Newspaper article The Journal (Newcastle, England)

He Begins with a Story and Lets It Slowly Unravel; Characters Who Begin as Tightrope Walkers and Others Who Fly Much Too Close to the Sun. DAVID WHETSTONE Enters Dale Atkinson's World

Newspaper article The Journal (Newcastle, England)

He Begins with a Story and Lets It Slowly Unravel; Characters Who Begin as Tightrope Walkers and Others Who Fly Much Too Close to the Sun. DAVID WHETSTONE Enters Dale Atkinson's World

Article excerpt

Byline: DAVID WHETSTONE

THE latest exhibition by Dale Atkinson has opened in Newcastle and it will beguile and intrigue in equal measure.

All those strange figures in his drawings and paintings. Who are they? What are they? Seemingly always on the move, they look like the shape-shifting characters in a half-remembered dream.

Dale was born in Sunderland and studied at the city's art college and then at Newcastle University.

He has exhibited widely, though regularly in Newcastle throughout his career, and his work is in collections in this country and also in America, Australia, New Zealand and throughout Europe.

He lives in Rowlands Gill and is at once down-to-earth and attuned to the magic that's all around us - a bit like David Almond in the world of books and storytelling.

You don't look at one of Dale's paintings and know exactly what it's telling you. They are not paintings 'of' things.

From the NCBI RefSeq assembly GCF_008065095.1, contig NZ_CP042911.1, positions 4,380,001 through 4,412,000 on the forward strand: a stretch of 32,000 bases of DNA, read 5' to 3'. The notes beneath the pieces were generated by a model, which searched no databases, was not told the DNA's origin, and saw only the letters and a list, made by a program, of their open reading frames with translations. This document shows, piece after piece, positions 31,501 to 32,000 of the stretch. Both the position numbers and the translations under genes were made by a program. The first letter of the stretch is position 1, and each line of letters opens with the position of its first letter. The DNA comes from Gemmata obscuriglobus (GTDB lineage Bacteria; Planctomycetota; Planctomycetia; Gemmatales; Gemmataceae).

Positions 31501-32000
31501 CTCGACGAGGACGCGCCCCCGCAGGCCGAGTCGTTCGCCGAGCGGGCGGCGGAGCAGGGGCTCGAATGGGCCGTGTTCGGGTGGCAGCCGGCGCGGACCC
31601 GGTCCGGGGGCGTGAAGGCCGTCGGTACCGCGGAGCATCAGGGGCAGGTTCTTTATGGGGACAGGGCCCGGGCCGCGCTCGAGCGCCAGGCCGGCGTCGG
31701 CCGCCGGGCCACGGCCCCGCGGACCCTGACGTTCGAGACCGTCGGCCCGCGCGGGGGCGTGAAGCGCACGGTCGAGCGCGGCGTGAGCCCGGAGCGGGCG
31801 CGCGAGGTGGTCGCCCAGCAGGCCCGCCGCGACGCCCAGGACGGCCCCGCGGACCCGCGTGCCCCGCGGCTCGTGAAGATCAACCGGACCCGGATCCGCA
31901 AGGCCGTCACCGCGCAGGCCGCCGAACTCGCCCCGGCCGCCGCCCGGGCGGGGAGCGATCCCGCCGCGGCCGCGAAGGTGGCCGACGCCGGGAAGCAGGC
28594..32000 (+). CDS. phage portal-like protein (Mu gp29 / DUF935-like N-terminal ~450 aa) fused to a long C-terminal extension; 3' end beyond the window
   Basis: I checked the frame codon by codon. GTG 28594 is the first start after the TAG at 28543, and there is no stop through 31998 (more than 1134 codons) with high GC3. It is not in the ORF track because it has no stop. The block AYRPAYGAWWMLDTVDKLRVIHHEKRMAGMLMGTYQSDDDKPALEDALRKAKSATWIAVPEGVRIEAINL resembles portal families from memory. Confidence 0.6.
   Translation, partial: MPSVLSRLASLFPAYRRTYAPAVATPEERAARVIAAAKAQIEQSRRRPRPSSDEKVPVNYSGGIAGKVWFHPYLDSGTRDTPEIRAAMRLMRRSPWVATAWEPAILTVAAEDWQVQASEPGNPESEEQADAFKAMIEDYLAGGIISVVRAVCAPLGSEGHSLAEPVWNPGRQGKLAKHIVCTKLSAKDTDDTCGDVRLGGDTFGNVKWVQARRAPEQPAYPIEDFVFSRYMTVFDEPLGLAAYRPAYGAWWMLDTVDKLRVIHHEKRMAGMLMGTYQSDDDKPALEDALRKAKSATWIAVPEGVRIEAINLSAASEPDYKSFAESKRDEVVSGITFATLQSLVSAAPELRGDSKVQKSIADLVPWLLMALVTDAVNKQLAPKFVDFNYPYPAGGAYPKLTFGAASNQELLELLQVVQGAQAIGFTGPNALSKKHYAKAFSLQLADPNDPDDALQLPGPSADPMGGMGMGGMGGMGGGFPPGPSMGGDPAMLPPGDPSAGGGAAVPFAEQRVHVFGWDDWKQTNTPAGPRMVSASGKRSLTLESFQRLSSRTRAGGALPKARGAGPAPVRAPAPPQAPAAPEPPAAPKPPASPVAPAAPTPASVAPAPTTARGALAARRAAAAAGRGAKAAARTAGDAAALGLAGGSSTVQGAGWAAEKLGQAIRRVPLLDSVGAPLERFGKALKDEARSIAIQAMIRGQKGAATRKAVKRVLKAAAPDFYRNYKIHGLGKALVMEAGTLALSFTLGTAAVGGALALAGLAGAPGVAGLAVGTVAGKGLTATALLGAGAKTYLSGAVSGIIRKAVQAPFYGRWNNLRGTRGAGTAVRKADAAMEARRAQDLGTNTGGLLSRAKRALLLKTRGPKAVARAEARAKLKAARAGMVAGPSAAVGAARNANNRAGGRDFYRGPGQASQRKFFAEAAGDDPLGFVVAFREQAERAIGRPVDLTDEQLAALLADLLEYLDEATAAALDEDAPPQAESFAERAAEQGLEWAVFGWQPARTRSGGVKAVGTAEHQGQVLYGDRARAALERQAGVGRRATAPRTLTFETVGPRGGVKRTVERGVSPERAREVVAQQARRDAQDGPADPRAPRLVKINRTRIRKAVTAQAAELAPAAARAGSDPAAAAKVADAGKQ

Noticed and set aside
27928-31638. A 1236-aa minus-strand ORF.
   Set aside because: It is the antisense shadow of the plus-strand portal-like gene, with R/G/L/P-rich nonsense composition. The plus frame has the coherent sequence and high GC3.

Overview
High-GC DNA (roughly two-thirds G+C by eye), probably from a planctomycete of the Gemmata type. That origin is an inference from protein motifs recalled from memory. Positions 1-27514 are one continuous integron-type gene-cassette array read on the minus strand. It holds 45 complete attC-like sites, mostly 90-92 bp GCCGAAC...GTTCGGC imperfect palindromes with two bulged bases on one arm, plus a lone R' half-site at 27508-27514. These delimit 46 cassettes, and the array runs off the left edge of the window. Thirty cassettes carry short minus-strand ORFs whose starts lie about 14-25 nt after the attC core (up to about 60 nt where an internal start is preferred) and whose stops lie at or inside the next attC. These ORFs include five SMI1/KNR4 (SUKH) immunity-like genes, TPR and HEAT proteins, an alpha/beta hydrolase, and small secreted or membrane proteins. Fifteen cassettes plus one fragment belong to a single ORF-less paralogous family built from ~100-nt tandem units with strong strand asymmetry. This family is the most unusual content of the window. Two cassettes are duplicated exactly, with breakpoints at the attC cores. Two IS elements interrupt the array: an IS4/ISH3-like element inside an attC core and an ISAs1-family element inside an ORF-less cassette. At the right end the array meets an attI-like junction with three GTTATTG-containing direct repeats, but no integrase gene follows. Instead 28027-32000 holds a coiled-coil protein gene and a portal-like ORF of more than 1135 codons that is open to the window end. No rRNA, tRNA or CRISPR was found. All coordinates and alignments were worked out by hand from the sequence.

When I ask if he plans a painting out before putting a mark on canvas, he looks askance.

"That would be boring," he says "It's much more exciting to see where a painting takes you. I take pleasure in colour and line.

"I tend to work on a few paintings at the same time but sometimes you have to put one aside and come back to it later.

"You can get so close to a painting that you can't really see it properly."

He works instinctively and says he hopes the things he's interested in are conveyed to the viewer by means of a sort of auto-suggestion, which is to say subconsciously.

He indicates a painting which could feasibly be 'read' in different ways.

"It began life as a tightrope walker but it wasn't just about a circus act. It was as a metaphor for the way we approach life in general.

"I've called it Night's Unravelling after that time at the end of the day when the things that got you through it start to dissolve and suddenly you're on your own, unravelling."

There's a painting called Feathered Man which would seem to allude to the legend of Icarus who flew too close to the sun which melted the wax keeping his wings in place so that he tumbled into the sea.

It's a great story, says Dale, who has referenced it before in his work. …

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